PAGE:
By Robert Gillis
Published in the Foxboro Reporter and Boston City Paper, 4/2014
This past week, less than one year after the Marathon bombing and its horrible aftermath, the city of Boston is grieving again.
As you all know, a nine alarm fire on Beacon Street in Boston claimed the lives of two firefighters. There have been memorials, tributes, and by the time this column runs, these two fallen heroes will be laid to rest. Their families and friends lives will never be the same.
But they will never be forgotten.
Not too far from Beacon Street, a few years back, a high school buddy of mine and I were walking the Commonwealth Mall area, a tree-lined park running alongside Commonwealth Avenue in Boston. We came upon the memorial to the nine firefighters who had died in the Hotel Vendome fire of 1972.
I honestly got chills standing there that day, looking at the bronze firefighter helmet and coat, so near where these brave heroes had fallen.
Last week, once again, the heroes ran INTO the fire, INTO the danger, to battle the blaze, and try to save lives and property.
These brave men and women do what most of us could NEVER do. Their courage is immeasurable. And if you talk to any firefighter, any police officer, any first responder, they will usually humbly defer any complements of them being, “courageous” with a sincere response that they are just doing their job.
Most of us go to work each day have a very real certainty that we are coming home that night alive. Police, fire fighters, and first responders cannot say the same. Most days might be mundane, but there is always that chance, there is always that possibility, that while they are out there, “just doing their jobs,” they are NOT coming home.
I would like to offer this to each of you today: THANK THEM. Obviously, don’t bother them if they are “on the job” in the middle of something, but if you happen to see a police officer, fire fighter or first responder, and they are able to talk for a moment, SAY THANK YOU for what they do. Let them know how much you appreciate them.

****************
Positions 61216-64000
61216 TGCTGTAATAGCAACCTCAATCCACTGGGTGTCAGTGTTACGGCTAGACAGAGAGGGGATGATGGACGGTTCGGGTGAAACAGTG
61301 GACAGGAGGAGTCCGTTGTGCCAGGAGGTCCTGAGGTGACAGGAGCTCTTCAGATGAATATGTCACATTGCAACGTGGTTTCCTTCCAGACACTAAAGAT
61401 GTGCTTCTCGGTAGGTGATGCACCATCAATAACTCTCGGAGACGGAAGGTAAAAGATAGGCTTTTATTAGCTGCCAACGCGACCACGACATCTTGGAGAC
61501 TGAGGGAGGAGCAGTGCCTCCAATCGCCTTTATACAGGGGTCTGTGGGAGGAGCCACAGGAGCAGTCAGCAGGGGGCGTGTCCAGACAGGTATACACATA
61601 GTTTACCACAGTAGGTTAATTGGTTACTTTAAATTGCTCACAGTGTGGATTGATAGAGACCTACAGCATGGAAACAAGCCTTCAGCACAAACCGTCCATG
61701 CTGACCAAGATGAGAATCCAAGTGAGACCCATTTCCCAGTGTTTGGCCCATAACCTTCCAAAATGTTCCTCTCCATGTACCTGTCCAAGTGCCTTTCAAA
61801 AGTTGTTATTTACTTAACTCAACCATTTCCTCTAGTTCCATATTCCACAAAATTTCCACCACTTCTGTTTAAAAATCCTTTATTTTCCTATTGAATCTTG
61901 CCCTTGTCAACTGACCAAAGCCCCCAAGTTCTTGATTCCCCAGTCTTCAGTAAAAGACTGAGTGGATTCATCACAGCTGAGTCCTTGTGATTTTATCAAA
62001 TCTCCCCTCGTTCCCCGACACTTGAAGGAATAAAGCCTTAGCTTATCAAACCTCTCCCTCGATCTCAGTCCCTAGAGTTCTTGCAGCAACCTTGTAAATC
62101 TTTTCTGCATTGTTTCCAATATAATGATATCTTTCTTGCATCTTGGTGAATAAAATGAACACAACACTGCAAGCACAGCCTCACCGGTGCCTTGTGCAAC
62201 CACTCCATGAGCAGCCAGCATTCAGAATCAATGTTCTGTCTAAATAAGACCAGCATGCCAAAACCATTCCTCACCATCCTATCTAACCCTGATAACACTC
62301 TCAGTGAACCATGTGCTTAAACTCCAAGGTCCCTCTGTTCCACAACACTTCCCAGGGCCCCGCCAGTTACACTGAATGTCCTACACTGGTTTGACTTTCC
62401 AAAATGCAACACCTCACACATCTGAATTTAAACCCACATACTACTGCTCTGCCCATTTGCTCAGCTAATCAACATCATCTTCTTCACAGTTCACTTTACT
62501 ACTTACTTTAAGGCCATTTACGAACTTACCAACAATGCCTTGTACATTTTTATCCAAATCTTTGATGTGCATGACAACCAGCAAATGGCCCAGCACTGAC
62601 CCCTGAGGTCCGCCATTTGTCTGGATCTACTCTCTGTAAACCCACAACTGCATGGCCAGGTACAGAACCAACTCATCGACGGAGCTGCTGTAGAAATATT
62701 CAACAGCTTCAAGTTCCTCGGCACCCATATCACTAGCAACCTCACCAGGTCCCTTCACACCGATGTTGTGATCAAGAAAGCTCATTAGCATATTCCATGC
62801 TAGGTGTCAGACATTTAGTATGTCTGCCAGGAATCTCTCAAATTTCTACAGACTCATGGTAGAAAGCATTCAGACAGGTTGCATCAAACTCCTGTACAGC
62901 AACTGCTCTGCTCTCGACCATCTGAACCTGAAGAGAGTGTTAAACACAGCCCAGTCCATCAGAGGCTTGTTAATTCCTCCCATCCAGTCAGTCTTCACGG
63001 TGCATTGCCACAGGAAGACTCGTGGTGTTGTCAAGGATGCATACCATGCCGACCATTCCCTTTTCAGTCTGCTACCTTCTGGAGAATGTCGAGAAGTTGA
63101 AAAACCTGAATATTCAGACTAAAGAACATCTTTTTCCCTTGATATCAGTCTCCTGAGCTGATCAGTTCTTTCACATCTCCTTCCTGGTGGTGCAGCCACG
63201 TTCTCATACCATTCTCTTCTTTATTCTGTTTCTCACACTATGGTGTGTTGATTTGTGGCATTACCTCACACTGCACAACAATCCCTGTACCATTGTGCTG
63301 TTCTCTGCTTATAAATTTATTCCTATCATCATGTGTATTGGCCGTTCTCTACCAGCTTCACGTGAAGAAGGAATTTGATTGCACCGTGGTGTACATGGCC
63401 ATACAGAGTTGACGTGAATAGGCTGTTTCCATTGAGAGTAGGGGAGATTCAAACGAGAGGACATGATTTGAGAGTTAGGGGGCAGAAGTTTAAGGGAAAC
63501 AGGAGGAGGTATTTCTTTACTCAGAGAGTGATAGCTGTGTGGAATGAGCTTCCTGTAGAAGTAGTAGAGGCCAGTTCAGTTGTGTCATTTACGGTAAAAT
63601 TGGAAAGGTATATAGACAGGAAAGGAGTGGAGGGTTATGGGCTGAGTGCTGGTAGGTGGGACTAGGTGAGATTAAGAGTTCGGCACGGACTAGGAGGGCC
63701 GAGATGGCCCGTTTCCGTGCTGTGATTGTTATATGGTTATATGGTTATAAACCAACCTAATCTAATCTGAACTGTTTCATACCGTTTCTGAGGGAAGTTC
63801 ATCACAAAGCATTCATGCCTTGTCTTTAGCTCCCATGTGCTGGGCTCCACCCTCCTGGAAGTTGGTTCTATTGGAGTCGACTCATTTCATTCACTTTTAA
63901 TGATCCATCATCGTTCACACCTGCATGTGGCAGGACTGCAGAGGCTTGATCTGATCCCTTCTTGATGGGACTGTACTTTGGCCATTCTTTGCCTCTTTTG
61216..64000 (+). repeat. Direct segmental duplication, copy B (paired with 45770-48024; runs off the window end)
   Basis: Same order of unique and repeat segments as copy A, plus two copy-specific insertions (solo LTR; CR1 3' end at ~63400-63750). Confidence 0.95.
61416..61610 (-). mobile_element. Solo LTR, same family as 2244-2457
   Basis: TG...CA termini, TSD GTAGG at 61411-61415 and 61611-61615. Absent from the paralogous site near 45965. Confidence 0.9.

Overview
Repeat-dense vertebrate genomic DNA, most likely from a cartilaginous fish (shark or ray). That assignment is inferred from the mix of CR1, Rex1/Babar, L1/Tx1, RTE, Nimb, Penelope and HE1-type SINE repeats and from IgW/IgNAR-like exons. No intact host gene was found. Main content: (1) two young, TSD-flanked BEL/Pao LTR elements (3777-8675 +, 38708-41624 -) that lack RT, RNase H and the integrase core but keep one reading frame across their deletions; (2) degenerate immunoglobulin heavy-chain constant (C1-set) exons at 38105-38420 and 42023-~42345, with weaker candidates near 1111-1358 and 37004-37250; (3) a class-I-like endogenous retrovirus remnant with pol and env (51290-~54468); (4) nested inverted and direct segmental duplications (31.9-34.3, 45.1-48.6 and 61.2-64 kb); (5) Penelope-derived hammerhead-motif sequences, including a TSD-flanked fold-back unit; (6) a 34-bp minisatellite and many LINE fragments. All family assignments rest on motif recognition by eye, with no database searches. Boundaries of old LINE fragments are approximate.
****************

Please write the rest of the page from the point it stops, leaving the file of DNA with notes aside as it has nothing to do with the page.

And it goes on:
There are absolutely no words to convey the loss of these two brave men who perished in Boston this week, protecting us, “just doing their job.” But I would remind each of us to thank the people who keep us safe.
Most of us could never do the job they do.
It usually takes a tragedy like this, young lives cut short so quickly, to make us stop and realize how very lucky we are that there are men and women who are courageous, who will step up, and take on the responsibility of protecting the rest of us. To paraphrase something Bruce Springsteen once said, “It is a debt we can never repay, and it is a debt we cherish.”
May Lieutenant Edward J. Walsh Jr., and Firefighter Michael R. Kennedy rest in peace, know God’s tender mercy, and may their families, friends, and brothers and sisters on the job be comforted by our profound gratitude for their sacrifice and heroism.
Today is a new day. You get to enjoy it because other brave people are out there protecting you. God bless every first responder, every police officer, and every firefighter. We can never thank you enough, but we resolve to keep you in our prayers, our thoughts, and our hearts.
THANK YOU for what you do. May God keep you safe.